and likewise, a super fancy belt or bag from a high-end manufacturer is exactly the kind of "investment piece" that I thought we were all supposed to be scraping and saving for instead of buying the disposable garbage that is all many of us can afford. I thought that was an example of the counterintuitive thriftiness of the deserving rich, that they had the cleverness to throw money at accessories because Quality Lasts. I mean, not that poor people would do this simply because rich people do it, but that rich people do it because it is actually a worthwhile thing to do, when you can.
& even though I am not poor these days in the sense that serious people mean it, I have similar spending habits for similar reasons, and I absolutely would drop a thousand dollars on a single bag or pair of boots, if I ever had a thousand dollars handy, because that's a smart fucking thing to do.
By adorable-eggplant on "The Logic of Stupid Poor People," Or, the Only Thing Worth Reading About the Barneys "Shopping While Black" Arrests
This essay is so absolutely perfect. It is the most incisive essay I have read on this subject. Sharing with everyone I know.
Also, this part made me cry at my desk, because that is true for me too: "I don’t know the price of these critical engagements with organizations and gatekeepers relative to our poverty when I was growing up. But, I am living proof of its investment yield." Thanks, parents.
By hungrybee on "The Logic of Stupid Poor People," Or, the Only Thing Worth Reading About the Barneys "Shopping While Black" Arrests
"Of course, the trick is you can never know the counterfactual of your life. There is no evidence of access denied." My, she's excellent.
This idea is floated around a lot if you’re buried in this stuff.
We're scared to death of not paying, especially with private student loans. They threaten you if you're late. They lie to you and contradict each other when you call. There's no income based repayment. Consolidating is made impossible.
I can go on about this forever. I’ve been dealing with and fighting a lot of this stuff for almost 10 years now. I've been responding to the "you took it out, deal with it!" crowd for years. I've been dealing with politicians and activist groups who audibly gasp when I explain what Sallie Mae has done, even though they deal with this stuff reguarly.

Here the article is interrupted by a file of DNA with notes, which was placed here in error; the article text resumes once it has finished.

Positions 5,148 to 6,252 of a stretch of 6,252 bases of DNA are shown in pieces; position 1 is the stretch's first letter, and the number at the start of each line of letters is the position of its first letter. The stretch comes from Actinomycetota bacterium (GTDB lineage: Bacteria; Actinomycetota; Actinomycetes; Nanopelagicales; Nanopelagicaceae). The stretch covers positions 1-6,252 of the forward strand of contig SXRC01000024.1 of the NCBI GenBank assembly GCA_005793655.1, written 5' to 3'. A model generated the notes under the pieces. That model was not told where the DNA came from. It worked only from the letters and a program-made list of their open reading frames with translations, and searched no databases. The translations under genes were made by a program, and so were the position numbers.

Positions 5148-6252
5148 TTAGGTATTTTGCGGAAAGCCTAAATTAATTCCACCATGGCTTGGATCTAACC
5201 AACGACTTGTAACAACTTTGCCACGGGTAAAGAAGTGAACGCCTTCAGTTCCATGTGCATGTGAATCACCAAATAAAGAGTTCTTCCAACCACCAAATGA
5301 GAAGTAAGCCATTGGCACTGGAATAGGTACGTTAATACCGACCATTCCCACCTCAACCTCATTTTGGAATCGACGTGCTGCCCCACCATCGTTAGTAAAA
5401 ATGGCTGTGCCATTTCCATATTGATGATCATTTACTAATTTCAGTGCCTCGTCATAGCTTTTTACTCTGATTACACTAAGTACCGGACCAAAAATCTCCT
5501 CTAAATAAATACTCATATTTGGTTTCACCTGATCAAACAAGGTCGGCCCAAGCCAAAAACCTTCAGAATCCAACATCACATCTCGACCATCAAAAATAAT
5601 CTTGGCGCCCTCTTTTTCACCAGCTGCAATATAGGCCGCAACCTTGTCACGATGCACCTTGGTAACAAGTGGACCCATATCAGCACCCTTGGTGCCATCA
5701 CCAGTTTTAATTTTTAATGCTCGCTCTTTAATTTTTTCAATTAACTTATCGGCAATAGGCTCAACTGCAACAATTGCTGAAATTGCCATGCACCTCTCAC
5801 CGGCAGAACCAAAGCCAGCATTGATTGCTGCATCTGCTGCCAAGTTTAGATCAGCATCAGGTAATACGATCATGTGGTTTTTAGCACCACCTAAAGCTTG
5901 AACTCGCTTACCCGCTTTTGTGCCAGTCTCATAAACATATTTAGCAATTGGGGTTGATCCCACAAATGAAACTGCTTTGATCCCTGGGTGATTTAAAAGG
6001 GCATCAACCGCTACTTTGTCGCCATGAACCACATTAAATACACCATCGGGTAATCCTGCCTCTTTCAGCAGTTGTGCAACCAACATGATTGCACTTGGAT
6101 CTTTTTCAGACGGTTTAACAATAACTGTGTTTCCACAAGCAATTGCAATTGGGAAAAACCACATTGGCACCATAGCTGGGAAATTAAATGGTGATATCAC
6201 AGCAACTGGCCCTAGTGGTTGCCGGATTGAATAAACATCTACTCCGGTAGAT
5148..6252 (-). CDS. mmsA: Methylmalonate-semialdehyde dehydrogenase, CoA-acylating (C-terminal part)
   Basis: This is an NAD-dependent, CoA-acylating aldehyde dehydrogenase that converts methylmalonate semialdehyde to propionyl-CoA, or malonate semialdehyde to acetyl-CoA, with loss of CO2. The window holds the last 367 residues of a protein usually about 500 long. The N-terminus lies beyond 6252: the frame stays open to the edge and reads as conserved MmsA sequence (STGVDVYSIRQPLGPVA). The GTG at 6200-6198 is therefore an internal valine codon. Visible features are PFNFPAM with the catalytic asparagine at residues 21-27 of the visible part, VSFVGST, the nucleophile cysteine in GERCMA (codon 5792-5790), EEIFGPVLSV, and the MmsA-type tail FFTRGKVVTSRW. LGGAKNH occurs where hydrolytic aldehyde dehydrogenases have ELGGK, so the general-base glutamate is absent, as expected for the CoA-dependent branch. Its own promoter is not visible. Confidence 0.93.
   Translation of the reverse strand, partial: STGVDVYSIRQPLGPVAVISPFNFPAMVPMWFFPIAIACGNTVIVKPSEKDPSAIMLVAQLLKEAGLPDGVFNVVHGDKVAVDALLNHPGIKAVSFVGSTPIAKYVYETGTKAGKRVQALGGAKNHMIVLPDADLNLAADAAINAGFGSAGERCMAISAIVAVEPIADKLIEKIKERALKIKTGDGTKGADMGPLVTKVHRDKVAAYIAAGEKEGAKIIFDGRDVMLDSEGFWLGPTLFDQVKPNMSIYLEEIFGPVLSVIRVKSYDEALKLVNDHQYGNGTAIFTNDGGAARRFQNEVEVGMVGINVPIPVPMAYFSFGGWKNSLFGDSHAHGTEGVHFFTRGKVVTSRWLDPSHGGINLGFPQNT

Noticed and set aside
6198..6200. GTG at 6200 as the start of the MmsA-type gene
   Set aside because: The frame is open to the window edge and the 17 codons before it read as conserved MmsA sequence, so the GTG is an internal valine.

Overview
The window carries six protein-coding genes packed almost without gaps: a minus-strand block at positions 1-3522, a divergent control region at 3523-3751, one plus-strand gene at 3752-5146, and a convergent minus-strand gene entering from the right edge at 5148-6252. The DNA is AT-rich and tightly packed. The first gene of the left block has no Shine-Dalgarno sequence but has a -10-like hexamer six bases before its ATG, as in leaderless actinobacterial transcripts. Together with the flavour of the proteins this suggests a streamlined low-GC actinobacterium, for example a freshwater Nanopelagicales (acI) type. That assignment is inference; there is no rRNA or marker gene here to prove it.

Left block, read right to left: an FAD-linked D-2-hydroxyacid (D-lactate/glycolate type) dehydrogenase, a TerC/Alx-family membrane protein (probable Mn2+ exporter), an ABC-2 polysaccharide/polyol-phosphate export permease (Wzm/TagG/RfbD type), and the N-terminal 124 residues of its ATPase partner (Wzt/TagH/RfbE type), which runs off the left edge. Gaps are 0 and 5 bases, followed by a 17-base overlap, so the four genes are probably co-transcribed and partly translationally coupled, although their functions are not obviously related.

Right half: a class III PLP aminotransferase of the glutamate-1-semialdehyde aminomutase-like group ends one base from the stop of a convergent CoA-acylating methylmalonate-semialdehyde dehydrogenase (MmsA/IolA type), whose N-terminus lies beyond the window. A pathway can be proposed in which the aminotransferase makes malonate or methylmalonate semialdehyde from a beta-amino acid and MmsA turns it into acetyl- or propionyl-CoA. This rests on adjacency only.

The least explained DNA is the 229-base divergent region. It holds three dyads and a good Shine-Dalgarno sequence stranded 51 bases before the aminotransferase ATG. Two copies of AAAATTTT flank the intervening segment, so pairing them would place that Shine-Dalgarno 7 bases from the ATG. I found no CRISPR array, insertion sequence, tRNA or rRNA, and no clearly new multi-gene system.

Ultimately, I think the problem with this is that (despite what people like to tell me), many of us in this situation are stuck with an annoying sense of responsibility.
My single biggest reason for not pulling a grand gesture like this is simple:
My family is on the hook as a co-signer and the Department of Education will (as it has to others many times) help lenders like Sallie Mae raid everything they own. THAT is the road block.
There is a reason why private student loans largely demand co-signers. They know they're trapping kids. But if they can get more assets out of it when you inevitably have issues, then what do they care?
So in the meantime, paying half of my income to Sallie Mae is about all I can do to not ruin more lives than just mine.
All I know is that it's funny that people still freak out over housing bubbles when we have an entire generation of kids who probably can never be approved for a home.
@RNL Yes, and if you need a halfway decent credit score (for things like procuring basic shelter or buying a car), you're kind of fucked. You can't fight the man if you can't feed yourself.
@TheMnemosyne Exactly. The reason escrow won't work? Because student loans don't work like rent. And they will garnish your wages. And you will be screwed over. And not enough people are gutsy enough to risk that -- because we're all paying back our loans.